(HealthDay News) — Electronic cigarette (e-cigarette) smoke causes damage to DNA and reduces repair activity in a mouse model and in human cells, according to a study published online in the Proceedings of the National Academy of Sciences.
Noting that e-cigarette smoke delivers the stimulant nicotine as aerosol without burning tobacco, Hyun-Wook Lee, PhD, from the New York University School of Medicine in Tuxedo Park, and colleagues directly measured nitrosamine-induced DNA damage in different organs of e-cigarette smoke-exposed mice.
The researchers detected mutagenic O6-methyldeoxyguanosines and γ-hydroxy-1,N2-propano-deoxyguanosines in the lung, bladder, and heart. In the lung, there was a significant reduction in DNA-repair activity and repair proteins XPC and OGG1/2. The same effects were induced by nicotine and nicotine-derived nitrosamine ketone, and they also enhanced mutational susceptibility and tumorigenic transformation of cultured human bronchial epithelial and urothelial cells.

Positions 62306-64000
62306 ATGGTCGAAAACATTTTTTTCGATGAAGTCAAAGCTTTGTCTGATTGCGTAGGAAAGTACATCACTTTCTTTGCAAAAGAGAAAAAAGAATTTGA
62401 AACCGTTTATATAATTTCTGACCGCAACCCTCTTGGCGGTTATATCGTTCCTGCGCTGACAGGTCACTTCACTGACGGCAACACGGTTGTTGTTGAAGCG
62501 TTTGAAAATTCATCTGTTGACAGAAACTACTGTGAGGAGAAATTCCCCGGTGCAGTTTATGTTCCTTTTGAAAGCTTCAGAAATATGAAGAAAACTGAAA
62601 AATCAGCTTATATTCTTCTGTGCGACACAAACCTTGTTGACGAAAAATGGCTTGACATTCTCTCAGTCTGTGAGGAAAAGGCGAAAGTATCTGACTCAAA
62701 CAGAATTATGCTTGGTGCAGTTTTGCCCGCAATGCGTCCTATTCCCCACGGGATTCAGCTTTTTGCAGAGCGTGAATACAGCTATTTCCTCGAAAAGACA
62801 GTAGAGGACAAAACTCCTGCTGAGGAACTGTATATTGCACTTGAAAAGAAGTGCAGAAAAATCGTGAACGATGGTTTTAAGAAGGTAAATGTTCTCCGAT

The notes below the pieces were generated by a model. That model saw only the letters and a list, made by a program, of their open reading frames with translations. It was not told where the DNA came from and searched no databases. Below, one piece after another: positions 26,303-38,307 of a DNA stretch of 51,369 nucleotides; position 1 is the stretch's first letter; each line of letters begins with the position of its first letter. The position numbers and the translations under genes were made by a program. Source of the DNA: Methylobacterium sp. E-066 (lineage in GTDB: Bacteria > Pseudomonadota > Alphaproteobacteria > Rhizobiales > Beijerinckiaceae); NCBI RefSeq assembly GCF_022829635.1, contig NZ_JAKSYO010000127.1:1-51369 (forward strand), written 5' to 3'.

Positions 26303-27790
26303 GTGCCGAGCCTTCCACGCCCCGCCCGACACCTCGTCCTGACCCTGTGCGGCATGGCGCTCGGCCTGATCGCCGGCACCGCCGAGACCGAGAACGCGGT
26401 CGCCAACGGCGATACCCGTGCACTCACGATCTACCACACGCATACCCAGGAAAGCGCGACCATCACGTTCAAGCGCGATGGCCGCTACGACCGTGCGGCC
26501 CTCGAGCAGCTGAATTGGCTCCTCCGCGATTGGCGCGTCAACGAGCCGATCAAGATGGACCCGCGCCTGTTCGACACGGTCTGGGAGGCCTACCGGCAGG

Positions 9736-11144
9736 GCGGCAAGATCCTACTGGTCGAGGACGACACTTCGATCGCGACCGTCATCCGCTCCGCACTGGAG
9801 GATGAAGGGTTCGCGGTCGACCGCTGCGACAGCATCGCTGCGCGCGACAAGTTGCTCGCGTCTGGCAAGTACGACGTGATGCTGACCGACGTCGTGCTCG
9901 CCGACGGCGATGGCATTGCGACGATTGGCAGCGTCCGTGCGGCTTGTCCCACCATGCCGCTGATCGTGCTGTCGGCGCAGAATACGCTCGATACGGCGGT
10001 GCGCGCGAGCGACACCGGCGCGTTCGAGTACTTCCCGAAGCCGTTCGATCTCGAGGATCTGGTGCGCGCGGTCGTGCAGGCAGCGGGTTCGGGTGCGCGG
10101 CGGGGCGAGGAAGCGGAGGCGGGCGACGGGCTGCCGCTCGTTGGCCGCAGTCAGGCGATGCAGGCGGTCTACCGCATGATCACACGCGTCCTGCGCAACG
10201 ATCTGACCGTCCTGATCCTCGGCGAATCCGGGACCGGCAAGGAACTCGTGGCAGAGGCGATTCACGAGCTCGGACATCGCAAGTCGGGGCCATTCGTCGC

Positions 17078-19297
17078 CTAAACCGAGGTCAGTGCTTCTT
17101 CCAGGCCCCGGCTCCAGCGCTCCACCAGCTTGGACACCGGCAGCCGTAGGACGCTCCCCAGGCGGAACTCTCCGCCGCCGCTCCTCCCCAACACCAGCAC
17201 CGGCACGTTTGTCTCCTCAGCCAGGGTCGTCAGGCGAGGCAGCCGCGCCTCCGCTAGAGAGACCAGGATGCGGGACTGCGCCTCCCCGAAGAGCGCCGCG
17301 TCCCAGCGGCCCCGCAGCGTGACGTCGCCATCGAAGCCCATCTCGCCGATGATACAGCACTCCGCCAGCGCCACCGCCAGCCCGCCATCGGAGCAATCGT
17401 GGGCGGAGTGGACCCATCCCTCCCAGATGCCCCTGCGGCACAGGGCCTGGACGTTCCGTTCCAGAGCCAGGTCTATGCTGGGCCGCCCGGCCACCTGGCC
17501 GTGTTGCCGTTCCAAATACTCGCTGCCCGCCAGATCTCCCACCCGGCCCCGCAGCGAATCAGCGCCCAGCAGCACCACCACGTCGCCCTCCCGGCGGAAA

“These results indicate that nicotine nitrosation occurs in vivo in mice and that e-cigarette smoke is carcinogenic to the murine lung and bladder and harmful to the murine heart,” the authors write. “It is therefore possible that e-cigarette smoke may contribute to lung and bladder cancer, as well as heart disease, in humans.”
Lee HW, Park SH, Weng MW, et al. E-cigarette smoke damages DNA and reduces repair activity in mouse lung, heart, and bladder as well as in human lung and bladder cells.PNAS 2018 [Published online January 29, 2018] doi: 10.1073/pnas.1718185115